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Regulators let youths under 18 take part in charitable lotteries

Updated October 24, 2019 - 8:16 pm

Youths under the age of 18 will be able to participate in fundraising lotteries as long as winners of events aren’t awarded cash prizes, the Nevada Gaming Commission agreed Thursday.

In a unanimous vote, commissioners adopted amendments to regulations governing charitable lotteries and games as required in legislation signed into law in May.

Enabling youths to participate turned into a contentious issue as regulators crafted the new rules. In initial drafts, several organizations were concerned that a broad interpretation of the rules would prohibit youths from selling tickets for fundraisers or otherwise participating in programs developed by sponsoring organizations.

Organizations including Ducks Unlimited, Nevada Bighorns Unlimited and the Rocky Mountain Elk Foundation were concerned that the regulation could have affected their youth conservation programs because the regulation’s wording prohibited persons under the age of 18 from “entering, purchasing tickets for entry into, collecting winnings from or participating in the administration of … any charitable lottery.”

Commissioners struck a compromise by prohibiting youth participation in charitable lottery events only if a cash prize would be presented.

The new regulations also spell out how organizations must register to conduct a lottery, how they would limit sales to individuals within Nevada borders and how they would verify nonparticipation of persons 18 and under.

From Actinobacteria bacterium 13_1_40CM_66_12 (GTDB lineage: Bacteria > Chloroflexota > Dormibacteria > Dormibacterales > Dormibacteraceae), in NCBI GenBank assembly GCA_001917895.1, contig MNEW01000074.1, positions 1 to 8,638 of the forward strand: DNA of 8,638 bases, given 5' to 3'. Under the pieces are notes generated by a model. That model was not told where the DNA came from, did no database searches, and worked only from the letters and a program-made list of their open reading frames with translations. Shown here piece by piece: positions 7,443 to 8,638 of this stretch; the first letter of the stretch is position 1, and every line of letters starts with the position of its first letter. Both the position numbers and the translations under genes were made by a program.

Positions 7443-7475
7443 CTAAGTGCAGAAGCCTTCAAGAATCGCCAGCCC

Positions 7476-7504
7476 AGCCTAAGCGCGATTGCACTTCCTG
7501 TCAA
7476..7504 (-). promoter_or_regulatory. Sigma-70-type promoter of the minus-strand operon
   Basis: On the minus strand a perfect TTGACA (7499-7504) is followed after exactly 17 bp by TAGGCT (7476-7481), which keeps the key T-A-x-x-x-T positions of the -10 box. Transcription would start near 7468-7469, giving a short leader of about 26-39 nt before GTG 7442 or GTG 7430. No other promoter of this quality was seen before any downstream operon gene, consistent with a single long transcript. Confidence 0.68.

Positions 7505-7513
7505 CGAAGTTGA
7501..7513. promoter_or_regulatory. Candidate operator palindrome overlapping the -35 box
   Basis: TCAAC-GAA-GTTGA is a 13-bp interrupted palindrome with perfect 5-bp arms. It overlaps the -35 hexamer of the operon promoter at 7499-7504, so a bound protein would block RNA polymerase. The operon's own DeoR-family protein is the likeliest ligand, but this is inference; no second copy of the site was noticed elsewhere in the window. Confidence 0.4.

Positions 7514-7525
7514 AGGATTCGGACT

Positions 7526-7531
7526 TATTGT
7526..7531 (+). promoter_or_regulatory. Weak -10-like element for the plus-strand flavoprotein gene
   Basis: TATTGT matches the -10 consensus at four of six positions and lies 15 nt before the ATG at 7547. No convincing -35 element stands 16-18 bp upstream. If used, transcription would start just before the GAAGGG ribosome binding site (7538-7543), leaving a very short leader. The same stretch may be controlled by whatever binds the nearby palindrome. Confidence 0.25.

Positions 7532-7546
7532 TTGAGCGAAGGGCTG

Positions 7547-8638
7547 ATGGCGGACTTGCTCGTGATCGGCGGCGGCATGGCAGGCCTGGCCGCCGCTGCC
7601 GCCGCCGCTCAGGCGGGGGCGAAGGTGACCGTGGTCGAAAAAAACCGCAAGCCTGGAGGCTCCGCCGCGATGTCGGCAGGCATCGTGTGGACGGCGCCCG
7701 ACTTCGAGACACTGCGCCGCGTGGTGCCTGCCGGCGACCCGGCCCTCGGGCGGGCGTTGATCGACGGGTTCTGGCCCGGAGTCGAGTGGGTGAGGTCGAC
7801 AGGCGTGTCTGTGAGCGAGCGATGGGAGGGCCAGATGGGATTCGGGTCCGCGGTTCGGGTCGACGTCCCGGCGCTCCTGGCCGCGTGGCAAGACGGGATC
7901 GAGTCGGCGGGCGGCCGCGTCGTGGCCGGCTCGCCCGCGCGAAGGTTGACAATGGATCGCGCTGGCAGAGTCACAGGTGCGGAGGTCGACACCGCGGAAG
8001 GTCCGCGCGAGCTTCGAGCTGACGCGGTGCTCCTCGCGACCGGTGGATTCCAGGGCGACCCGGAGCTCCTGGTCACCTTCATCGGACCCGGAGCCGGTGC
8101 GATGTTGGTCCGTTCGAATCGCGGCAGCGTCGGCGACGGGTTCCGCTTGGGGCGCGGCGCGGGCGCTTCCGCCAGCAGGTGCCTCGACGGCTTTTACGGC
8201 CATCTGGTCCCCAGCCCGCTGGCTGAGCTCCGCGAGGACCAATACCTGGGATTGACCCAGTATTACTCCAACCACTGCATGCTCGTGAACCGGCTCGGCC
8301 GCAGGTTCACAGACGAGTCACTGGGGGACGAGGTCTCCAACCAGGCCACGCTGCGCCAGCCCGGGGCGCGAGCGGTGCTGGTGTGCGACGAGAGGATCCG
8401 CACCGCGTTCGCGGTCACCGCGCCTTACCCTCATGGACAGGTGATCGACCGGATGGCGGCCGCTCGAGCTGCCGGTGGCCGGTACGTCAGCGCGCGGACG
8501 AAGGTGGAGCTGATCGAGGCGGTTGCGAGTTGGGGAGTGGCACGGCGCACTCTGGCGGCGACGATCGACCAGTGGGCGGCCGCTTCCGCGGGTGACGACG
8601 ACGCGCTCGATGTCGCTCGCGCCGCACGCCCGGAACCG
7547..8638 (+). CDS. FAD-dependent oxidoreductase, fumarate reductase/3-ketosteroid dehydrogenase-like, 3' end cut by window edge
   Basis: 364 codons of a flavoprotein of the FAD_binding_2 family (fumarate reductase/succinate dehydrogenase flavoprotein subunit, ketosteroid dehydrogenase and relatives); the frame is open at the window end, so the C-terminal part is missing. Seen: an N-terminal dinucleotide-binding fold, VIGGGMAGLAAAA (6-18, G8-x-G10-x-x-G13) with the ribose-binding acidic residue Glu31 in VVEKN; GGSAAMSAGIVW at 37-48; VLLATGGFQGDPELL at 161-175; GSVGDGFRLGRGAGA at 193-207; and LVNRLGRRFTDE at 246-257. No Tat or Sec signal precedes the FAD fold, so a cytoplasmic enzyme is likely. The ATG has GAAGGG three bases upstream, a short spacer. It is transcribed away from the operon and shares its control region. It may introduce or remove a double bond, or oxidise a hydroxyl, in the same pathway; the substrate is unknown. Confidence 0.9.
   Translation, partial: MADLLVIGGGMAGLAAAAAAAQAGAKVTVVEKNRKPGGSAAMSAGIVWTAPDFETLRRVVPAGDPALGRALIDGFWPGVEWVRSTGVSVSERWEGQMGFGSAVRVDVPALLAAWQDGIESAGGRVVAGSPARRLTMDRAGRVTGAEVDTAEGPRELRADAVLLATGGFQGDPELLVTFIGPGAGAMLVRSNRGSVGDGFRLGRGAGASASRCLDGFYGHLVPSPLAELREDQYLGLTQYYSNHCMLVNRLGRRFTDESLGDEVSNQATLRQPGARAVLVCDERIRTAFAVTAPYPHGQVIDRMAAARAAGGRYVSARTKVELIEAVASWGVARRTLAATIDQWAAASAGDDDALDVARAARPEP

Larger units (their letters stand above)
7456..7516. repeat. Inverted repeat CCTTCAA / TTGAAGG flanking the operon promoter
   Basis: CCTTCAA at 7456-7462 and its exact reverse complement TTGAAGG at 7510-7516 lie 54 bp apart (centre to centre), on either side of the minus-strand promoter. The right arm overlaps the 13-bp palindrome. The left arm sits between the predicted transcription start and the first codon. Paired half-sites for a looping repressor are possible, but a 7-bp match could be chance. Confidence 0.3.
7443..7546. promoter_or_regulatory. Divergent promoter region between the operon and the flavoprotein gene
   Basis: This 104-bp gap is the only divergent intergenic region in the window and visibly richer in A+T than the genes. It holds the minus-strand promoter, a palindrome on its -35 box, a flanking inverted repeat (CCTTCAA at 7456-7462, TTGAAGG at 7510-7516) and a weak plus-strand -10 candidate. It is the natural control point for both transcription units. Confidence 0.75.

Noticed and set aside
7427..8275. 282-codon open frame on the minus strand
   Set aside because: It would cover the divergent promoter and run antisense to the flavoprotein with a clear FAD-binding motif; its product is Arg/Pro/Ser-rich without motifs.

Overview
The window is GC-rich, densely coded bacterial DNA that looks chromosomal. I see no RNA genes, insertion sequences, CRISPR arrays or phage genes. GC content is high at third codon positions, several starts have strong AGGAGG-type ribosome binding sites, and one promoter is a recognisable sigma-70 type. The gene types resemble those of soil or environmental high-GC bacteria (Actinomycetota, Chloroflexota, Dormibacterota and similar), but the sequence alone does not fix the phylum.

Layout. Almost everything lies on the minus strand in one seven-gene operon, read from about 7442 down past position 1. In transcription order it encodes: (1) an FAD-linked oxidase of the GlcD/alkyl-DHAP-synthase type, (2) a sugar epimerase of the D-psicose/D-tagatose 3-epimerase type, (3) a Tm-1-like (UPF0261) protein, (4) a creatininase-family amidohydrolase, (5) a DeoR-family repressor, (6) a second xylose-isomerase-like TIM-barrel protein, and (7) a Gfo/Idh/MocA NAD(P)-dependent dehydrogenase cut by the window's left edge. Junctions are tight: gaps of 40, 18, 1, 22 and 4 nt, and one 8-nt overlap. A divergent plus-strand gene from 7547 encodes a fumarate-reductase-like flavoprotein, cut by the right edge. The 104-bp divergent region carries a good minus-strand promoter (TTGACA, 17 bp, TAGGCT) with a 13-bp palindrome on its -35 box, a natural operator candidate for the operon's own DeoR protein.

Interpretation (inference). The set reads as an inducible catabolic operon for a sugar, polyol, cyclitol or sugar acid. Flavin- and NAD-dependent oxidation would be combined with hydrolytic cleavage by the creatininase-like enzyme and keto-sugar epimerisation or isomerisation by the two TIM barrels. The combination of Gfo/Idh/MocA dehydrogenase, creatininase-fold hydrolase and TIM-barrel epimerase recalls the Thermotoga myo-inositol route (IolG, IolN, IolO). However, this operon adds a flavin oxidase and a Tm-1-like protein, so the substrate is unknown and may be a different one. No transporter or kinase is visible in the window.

The regulation also prohibits persons under 21 from participating in “charitable games,” events involving playing blackjack, poker or bingo.

Representatives of the National Center for Responsible Gaming did not object to establishing an age limit of 18 for charitable lotteries, but advised regulators not to set it any lower because of concerns about problem gambling.

In other business Thursday, commissioners unanimously approved licensing an executive for a company that has been fined millions of dollars for violating Nevada gaming regulations over the past five years.

Tullio Marchionne, chief compliance officer and deputy general counsel for Las Vegas-based CG Technology LLC, won the commission’s approval after a unanimous recommendation for approval by the state Gaming Control Board on Oct. 9.

CGT, the operator of seven Southern Nevada sportsbooks, has paid three of the top 10 fine amounts assessed by the Nevada Gaming Commission, the most recent occurring in November.

Eleven months ago, commissioners fined CGT $2 million in a settlement after Control Board investigators determined that the company was taking wagers from outside the state, taking bets after events had concluded, made incorrect payouts to 1,483 bettors and misconfigured a satellite sports book betting station for the 2018 Super Bowl. The company admitted to all of the accusations and waived its right to a public hearing on the settlement.

Previously, CGT paid a fine of $5.5 million in 2014 when the company was known as Cantor G&W Holdings, and $1.5 million in 2016.

The company also was fined $12 million in 2016 for violations of anti-money laundering provisions of the Bank Secrecy Act by the U.S. Treasury’s Financial Crimes Enforcement Network.

Commissioners concurred that Marchionne is leading an effort to change the culture at CGT with a new compliance staff.

CGT, the first company to introduce a mobile gaming app in Nevada and one of the leaders in in-running wagering, currently operates the sportsbooks at The Venetian, Palazzo, The Cosmopolitan of Las Vegas, Hard Rock Hotel, Palms, Tropicana and Silverton.

It was the former operator at M Resort and in February, the company announced it was pursuing licensing for mobile gaming at the Meadowlands Racetrack.

The Review-Journal is owned by the family of Las Vegas Sands Corp. Chairman and CEO Sheldon Adelson. Las Vegas Sands operates The Venetian and Palazzo.

Contact Richard N. Velotta at rvelotta@reviewjournal.com or 702-477-3893. Follow @RickVelotta on Twitter.

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